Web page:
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I was taking another look at the Google Cloud Platform yesterday, and stumbled across Google Cloud Endpoints. It was something I saw come across my feeds, but really didn’t give it the time it needed to see what it was all about. With the new Google Cloud Endpoints, Google is making a strong push to be not just an API deployment provider, but their approach also reflects what I’d consider to be an evolution of backend as a service (BaaS) deployment.

I think Google describes their service better than I can do it justice:

Google Cloud Endpoints consists of tools, libraries and capabilities that allow you to generate APIs and client libraries from an App Engine application, referred to as an API backend, to simplify client access to data from other applications. Endpoints makes it easier to create a web backend for web clients and mobile clients such as Android or Apple's iOS.

While much of the Google Cloud Platform offering looks a lot like the cloud offering over at Amazon Web Services, AWS definitely does not have API deployment as a service, baked into their cloud stack, like Google does with Google Cloud Endpoints.

Google puts an emphasis on API endpoint deployment for mobile purposes, but leaves it open to be used in JavaScript as well—which seems a little limiting, since you could call same endpoints in any language. Oh well, I’m not writing their marketing.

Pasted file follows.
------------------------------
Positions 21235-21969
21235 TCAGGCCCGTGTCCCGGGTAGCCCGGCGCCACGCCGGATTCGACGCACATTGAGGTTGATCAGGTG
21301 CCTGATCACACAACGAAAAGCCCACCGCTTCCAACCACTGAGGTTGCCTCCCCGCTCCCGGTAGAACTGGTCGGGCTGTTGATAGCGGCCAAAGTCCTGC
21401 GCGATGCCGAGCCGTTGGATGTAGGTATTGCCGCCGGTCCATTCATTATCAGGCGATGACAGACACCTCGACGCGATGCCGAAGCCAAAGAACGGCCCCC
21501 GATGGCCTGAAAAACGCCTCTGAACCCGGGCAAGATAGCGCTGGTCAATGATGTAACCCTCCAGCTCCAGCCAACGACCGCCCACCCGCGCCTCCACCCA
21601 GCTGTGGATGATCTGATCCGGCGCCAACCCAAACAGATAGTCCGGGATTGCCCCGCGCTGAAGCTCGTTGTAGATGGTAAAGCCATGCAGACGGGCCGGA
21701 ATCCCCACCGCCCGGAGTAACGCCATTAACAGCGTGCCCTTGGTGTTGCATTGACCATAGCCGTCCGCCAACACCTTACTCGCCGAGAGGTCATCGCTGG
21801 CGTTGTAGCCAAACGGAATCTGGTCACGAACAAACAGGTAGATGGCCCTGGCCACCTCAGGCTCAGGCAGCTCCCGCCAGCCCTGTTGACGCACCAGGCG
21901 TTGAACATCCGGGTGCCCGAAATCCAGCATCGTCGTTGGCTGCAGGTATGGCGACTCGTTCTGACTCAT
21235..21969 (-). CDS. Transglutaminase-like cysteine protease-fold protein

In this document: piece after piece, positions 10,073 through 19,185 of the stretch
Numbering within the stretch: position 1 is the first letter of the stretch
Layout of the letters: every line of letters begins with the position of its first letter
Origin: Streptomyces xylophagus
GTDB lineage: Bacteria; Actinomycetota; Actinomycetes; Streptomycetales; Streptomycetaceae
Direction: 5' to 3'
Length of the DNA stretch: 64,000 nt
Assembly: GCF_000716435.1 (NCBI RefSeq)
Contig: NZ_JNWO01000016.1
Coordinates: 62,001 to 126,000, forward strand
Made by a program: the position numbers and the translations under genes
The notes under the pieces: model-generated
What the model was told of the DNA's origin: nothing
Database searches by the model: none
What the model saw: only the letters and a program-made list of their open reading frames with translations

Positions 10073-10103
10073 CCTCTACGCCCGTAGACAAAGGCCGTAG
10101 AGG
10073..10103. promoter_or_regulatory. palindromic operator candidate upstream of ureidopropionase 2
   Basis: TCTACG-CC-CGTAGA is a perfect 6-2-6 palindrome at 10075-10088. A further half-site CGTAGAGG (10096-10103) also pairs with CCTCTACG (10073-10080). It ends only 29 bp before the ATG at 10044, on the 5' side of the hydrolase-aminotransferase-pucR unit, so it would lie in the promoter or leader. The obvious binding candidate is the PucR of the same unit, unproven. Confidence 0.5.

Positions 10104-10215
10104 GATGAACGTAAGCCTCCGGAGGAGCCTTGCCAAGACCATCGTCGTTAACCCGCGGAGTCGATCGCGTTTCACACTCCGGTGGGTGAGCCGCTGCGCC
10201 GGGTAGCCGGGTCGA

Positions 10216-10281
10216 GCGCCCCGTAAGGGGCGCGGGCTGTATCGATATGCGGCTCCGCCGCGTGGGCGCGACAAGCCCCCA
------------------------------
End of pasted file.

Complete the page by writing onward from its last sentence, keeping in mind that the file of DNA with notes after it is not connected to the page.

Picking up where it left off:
..the API backend is an App Engine app that performs business logic and other functions for Android and iOS clients, as well as JavaScript web clients. The functionality of the backend is made available to clients through Endpoints, which exposes an API that clients can call.

Google provides SDKs for Android, iOS, and JavaScript, as well as a very Java heavy development process using Maven, combined with the Google Plugin for Eclipse, which is used to design, develop, and deploy your APIs to Google App Engine.

All Google has to do now, is open up the Google Console as a Google Cloud Endpoints management console, giving developers on the Google Cloud Platform the ability to design, deploy, and manage their APIs. Then if Google baked in Google Discovery services for all Google Cloud Endpoints, developers would have a pretty slick discovery layer on top of their cloud API stacks. Hell, all you need then is to allow generation of APIs.json for each collection, and boom you have a pretty complete API design, deployment, management, and discovery platform in the clouds.

Now that Google is added to my API deployment research, I will be keeping a closer eye on what they are doing in respects to being a cloud API platform.




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